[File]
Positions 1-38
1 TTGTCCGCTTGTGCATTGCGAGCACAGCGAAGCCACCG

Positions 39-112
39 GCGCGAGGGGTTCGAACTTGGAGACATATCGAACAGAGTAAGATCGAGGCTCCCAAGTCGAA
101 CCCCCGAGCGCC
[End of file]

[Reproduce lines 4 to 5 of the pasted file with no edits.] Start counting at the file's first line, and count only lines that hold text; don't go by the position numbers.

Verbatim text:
39 GCGCGAGGGGTTCGAACTTGGAGACATATCGAACAGAGTAAGATCGAGGCTCCCAAGTCGAA
101 CCCCCGAGCGCC